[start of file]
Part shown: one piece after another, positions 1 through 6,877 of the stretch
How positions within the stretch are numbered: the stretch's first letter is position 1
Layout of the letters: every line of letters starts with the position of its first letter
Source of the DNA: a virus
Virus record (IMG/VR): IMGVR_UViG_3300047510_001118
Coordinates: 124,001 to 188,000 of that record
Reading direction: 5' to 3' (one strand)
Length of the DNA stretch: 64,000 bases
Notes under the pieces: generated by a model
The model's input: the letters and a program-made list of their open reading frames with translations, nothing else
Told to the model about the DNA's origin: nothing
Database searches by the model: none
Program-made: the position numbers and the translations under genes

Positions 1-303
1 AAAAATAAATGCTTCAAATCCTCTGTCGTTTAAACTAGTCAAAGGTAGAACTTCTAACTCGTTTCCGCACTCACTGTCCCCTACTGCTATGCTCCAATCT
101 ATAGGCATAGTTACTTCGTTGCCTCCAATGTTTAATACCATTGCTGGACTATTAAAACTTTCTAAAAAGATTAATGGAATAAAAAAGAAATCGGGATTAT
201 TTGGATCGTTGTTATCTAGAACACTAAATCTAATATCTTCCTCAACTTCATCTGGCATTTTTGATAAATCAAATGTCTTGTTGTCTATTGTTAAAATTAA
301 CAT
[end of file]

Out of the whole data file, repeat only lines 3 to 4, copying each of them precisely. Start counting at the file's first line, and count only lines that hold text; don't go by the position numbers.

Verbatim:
Layout of the letters: every line of letters starts with the position of its first letter
Source of the DNA: a virus